- High levels of polyphenols and antioxidants that bind to free radicals to deactivate them. White tea has the highest levels of polyphenols and antioxidants of all tea types.
- EGCG catechins, which are another polyphenol, found most commonly in green tea and white tea. These have many health benefits that we’ve explained below.
- Low levels of potassium, fluoride and tannins.
Health Benefits of Drinking White Tea
The health benefits of white tea are very similar to those of green tea, but with a stronger effect. We wrote a complete guide to the health benefits and side effects of green tea, so here’s just a quick rundown of the main health benefits from regularly consuming white tea.
White tea can help skincare in numerous ways, either by applying an extract to your skin or enjoying a cup of white tea each day.
- Antioxidants reduce inflammation, helping to reduce red marks, acne and blemishes.
- White tea extract has been found in a study to protect the skin from the effects of UV rays.
- White tea has anti-aging properties, as the antioxidants it contains deactivate free radicals and certain enzymes that break down the cellular structure of your skin. So, the white tea could keep your skin firm, plump and elastic for longer.
There is limited evidence that white tea can prevent or slow down the spreading of cancer. We know that antioxidants bind to free radicals to deactivate them, and we also know that these free radicals can cause cancer. However, more research is needed into how tea in general can prevent cancer from developing in humans.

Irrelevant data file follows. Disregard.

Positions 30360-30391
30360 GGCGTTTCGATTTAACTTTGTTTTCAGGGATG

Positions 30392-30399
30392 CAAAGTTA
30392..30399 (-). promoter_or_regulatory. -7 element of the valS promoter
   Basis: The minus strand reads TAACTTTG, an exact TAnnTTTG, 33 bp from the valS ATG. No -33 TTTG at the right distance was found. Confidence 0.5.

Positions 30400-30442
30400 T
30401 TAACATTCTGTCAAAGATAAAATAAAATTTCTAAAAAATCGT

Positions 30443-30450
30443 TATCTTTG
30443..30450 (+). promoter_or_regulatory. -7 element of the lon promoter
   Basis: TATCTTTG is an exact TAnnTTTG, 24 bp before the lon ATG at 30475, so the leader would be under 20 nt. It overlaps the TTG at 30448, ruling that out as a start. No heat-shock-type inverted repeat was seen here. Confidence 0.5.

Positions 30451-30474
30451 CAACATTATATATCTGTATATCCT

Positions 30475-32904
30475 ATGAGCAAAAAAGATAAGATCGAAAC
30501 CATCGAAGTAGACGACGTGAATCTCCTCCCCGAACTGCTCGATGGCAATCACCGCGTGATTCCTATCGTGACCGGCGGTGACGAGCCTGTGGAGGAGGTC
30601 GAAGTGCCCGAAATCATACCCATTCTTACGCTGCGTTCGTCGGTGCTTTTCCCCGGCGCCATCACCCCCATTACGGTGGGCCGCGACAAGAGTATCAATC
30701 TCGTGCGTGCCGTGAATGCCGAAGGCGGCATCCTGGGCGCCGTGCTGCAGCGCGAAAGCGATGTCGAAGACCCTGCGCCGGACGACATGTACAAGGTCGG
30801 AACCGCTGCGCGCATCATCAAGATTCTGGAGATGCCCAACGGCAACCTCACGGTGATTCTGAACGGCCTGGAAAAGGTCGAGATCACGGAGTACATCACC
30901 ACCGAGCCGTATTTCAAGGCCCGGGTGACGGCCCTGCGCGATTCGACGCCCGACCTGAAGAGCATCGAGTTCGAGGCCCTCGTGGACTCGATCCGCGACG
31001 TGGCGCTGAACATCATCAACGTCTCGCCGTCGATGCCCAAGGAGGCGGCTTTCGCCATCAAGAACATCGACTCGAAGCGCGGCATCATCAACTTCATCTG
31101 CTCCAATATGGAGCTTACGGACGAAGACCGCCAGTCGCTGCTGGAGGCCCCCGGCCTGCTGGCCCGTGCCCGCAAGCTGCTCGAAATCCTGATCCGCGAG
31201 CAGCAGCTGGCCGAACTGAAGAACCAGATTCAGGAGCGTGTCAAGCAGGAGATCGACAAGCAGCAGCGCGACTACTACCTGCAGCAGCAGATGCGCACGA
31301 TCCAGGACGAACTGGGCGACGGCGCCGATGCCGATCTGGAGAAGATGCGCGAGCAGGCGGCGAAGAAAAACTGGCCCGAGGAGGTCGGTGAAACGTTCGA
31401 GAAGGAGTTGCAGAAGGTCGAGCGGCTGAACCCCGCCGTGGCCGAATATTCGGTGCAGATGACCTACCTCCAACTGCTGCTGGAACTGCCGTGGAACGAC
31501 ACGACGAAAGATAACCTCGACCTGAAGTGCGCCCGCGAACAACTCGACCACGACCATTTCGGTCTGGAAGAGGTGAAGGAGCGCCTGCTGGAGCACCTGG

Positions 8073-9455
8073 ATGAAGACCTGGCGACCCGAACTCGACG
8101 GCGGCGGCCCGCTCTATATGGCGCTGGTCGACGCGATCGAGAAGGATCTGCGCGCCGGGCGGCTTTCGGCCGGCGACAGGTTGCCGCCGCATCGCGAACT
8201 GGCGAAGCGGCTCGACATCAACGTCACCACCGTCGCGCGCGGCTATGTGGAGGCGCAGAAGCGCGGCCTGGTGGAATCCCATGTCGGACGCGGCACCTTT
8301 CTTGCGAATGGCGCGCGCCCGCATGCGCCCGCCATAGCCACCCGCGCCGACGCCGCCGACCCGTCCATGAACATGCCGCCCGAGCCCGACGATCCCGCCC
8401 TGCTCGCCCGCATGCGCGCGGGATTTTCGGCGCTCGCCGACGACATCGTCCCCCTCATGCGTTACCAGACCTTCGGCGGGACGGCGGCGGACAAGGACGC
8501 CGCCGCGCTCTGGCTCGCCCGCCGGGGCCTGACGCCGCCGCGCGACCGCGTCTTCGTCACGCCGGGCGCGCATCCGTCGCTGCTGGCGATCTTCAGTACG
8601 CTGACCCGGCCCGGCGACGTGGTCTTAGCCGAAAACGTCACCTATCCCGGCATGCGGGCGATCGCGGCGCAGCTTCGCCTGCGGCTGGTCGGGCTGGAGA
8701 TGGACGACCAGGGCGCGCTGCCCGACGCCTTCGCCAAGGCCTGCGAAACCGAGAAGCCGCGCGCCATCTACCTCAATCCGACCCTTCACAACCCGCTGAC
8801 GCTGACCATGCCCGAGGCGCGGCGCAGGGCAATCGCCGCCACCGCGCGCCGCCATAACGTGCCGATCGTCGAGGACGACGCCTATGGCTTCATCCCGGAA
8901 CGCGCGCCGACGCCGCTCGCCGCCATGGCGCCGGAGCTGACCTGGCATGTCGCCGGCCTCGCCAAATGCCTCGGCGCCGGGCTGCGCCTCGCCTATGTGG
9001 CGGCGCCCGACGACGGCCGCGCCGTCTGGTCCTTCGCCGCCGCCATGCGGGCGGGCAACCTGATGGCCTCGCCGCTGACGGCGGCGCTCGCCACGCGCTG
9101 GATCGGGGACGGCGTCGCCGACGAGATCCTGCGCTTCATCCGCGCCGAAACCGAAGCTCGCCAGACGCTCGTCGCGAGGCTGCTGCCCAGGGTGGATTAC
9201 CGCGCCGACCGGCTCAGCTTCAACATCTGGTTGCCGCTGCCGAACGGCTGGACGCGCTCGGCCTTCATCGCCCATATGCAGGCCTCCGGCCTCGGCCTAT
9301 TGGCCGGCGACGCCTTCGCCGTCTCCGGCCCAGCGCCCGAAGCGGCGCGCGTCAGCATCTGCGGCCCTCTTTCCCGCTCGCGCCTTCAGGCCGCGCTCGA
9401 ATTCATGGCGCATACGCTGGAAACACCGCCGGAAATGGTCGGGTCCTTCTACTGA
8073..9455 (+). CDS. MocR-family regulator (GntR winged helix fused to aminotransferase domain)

As for current cancer patients, there is no evidence that drinking white tea will cure your cancer… however, it is a very relaxing and often therapeutic tea to drink. You might find other psychological benefits to drinking white tea when you’re suffering a potentially terminal illness.
From relaxing your blood vessels to removing bad cholesterol, white tea can do wonders for heart health.
Once again, it’s the anti-inflammatory effects of tea that can reduce the chances of developing heart disease. From smoking to an unhealthy lifestyle, many heart diseases start with chronic inflammation.
The main effects of drinking white tea are reduced inflammation, lower free radicals, and an improved immune system. Other benefits, from the anti-bacterial fluoride that can improve your oral health to strengthening bones to the enzymes that can help you lose weight, are minimal and still need further research. What we do know for sure is that drinking white tea regularly will really boost your health!
Potential Side Effects of Drinking White Tea
There are very few side effects to drinking white tea. Some you might experience include:
- An upset stomach. This can occur if you consume a catechin-rich tea on an empty stomach.